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European Kingdoms



Melanchlaeni (Finno-Ugric?)

At the beginning of the third millennium BC, Ugric-speaking people migrated across northern Russia and into the Early Baltics from the east, descendants of Uralic-speakers around the Ural Mountains which divide Europe from Asia. They quickly came to dominate a swathe of territory between modern Finland and the eastern side of the Urals.

Those who settled between Lake Peipsi (modern Estonia's eastern border) and the southern coast of the Gulf of Finland provided the ancestors of the Finno-Ugric Estonians, but in between them and the Urals were a swathe of other Finno-Ugric tribes.

Between about 2500-2000 BC, another wave of migrant tribes arrived in the region from the south. These were the Indo-European proto-Balts, ancestors of the Balt tribes. They brought with them cattle breeding and rudimentary tillage skills (field cultivation only flourished from the sixth or fifth century BC thanks to the advent of the Iron Age). They occupied a broad swathe of territory between today's cities of Riga and Moscow, which would have had the effect of compressing Finno-Ugric habitation towards the north.

MapPerhaps not long after the arrival of the Balts, the Vistula Venedi began dominating the entire course of that river to add a further note of regional compression (see map link for the general location of first century tribes). The early Slavs remained located largely in the great forest zone to the north of the Pontic-Caspian steppe, missing out on the Yamnaya horizon event which saw the widespread outwards migration of their fellow Indo-Europeans.

It took the arrival of the Avars in the mid-sixth century AD to force the Slavs into the historical record, and to initiate the first Slavic outwards movement. After that Slavs began to head west, south-west, and north for the most part.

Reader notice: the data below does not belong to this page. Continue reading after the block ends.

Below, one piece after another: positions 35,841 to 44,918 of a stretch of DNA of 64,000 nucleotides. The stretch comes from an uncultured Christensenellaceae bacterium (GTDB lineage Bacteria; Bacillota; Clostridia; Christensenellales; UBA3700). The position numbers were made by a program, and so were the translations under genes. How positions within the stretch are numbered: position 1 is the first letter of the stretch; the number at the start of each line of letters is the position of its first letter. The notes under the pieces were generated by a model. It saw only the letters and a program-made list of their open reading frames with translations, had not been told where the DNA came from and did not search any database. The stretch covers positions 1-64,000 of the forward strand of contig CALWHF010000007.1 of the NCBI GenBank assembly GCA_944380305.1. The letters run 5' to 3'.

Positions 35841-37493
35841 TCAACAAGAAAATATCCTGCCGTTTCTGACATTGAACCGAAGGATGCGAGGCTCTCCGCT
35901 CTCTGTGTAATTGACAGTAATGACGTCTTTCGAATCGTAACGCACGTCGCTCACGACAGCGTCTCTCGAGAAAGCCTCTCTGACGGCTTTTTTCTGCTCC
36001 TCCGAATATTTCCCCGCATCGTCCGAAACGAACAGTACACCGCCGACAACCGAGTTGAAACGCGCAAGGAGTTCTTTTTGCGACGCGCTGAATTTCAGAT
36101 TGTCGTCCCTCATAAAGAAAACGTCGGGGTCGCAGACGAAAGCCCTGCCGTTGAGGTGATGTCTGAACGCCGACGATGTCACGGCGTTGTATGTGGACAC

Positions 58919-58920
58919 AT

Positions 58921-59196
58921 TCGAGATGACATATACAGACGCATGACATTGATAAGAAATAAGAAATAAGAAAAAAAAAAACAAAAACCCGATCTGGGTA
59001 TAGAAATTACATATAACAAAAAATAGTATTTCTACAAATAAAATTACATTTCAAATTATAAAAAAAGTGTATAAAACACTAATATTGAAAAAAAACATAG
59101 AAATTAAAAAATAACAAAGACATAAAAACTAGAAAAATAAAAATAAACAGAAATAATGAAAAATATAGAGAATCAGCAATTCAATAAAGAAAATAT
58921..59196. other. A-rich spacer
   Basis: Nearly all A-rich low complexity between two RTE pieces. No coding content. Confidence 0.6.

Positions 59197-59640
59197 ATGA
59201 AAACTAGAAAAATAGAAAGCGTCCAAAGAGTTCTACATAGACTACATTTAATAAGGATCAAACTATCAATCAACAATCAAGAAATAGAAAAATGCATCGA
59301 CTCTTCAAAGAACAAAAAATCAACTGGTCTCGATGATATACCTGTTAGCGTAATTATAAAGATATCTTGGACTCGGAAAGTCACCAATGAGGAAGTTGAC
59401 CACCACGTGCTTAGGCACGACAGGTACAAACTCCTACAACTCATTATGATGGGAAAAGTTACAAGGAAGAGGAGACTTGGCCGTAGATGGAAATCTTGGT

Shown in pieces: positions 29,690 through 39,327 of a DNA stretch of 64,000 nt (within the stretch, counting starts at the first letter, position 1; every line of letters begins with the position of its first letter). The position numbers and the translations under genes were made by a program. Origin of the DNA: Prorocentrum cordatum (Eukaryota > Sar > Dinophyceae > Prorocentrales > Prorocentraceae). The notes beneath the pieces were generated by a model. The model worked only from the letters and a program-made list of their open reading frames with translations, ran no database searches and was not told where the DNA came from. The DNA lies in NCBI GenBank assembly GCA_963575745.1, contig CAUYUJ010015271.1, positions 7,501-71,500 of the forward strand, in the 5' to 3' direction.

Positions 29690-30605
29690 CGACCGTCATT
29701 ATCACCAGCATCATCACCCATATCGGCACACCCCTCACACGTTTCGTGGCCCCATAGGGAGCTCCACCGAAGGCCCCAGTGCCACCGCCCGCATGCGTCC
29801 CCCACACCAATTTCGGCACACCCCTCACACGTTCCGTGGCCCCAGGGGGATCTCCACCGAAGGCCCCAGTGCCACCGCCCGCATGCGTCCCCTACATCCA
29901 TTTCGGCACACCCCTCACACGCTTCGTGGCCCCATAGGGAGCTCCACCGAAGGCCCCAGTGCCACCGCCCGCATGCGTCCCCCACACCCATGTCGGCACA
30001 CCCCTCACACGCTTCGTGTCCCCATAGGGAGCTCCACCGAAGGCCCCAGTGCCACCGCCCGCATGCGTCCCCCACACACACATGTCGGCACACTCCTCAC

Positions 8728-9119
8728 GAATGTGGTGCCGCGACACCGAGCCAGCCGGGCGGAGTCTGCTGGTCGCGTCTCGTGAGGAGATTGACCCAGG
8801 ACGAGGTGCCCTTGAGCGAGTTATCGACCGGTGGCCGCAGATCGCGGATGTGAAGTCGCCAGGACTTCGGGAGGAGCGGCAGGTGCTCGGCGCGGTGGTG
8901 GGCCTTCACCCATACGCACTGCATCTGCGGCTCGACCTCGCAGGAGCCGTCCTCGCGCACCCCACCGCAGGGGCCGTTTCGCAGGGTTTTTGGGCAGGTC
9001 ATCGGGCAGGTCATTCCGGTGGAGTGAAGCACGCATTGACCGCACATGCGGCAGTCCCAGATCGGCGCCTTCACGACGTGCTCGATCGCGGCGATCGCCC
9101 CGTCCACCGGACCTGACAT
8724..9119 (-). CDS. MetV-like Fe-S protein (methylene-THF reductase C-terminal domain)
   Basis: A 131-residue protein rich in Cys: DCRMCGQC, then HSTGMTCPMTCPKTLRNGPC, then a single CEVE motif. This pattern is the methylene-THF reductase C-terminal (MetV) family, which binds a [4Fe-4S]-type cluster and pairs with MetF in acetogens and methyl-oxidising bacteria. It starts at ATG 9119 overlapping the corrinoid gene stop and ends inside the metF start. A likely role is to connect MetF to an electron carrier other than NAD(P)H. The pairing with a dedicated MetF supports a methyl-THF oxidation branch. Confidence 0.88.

The north saw far less Slavic intrusion in the early years though, perhaps with the Volga Bulgars providing too solid a frontier for them to cross. However, even in the fifth century BC there were recognisable proto-Slavic tribes to the north of the Scythian lands where they would generally remain until the arrival of the Huns and then the aforementioned Avars. Edging them to the north and east could still be seen glimpses of Finno-Ugric peoples.

The Melanchlaeni (or Melanchlainoi) were one such Finno-Ugric tribe, perhaps only barely outside the Scythian area of control but perhaps sometimes classed as an ally of theirs. More recently they have been assumed to be the Volga-Finnic Cheremiss people (today's Mari) based on their location and general disposition, with them living in the sixth century BC somewhat to the east of the Androphagi. Herodotus stated that beyond them was marshy land which was inhabited by no one, as far as he knew.

In the centuries before Slav migration would have compressed their territory, Herodotus seemed unsure of how to categorise them precisely, describing them briefly as wearing black cloaks. Their presumed proximity to the Androphagi would suggest a connection there.

Their Uralic-based language would have been largely incomprehensible even to their proto-Balt and proto-Slav neighbours, but Herodotus claimed that they shared Scythian customs, which suggests a degree of cultural absorption. Additionally, Ugric-speakers had traded with Indo-Europeans since before either group began its migrations, so some communication must have been possible anyway.

The name by which Herodotus knew them is simplicity itself to break down. Even the modern version, Mari, comes from their autonym which is thought to have been borrowed from the Indo-Iranian term *maryá-, meaning 'man' or, more literally, 'mortal, one who is bound to die' (from the proto-Indo-European *mer-, meaning 'to die'). This borrowing strongly suggests close contact with Indo-Europeans, and probably the satem-speaking Slavs.

Seto People of Estonia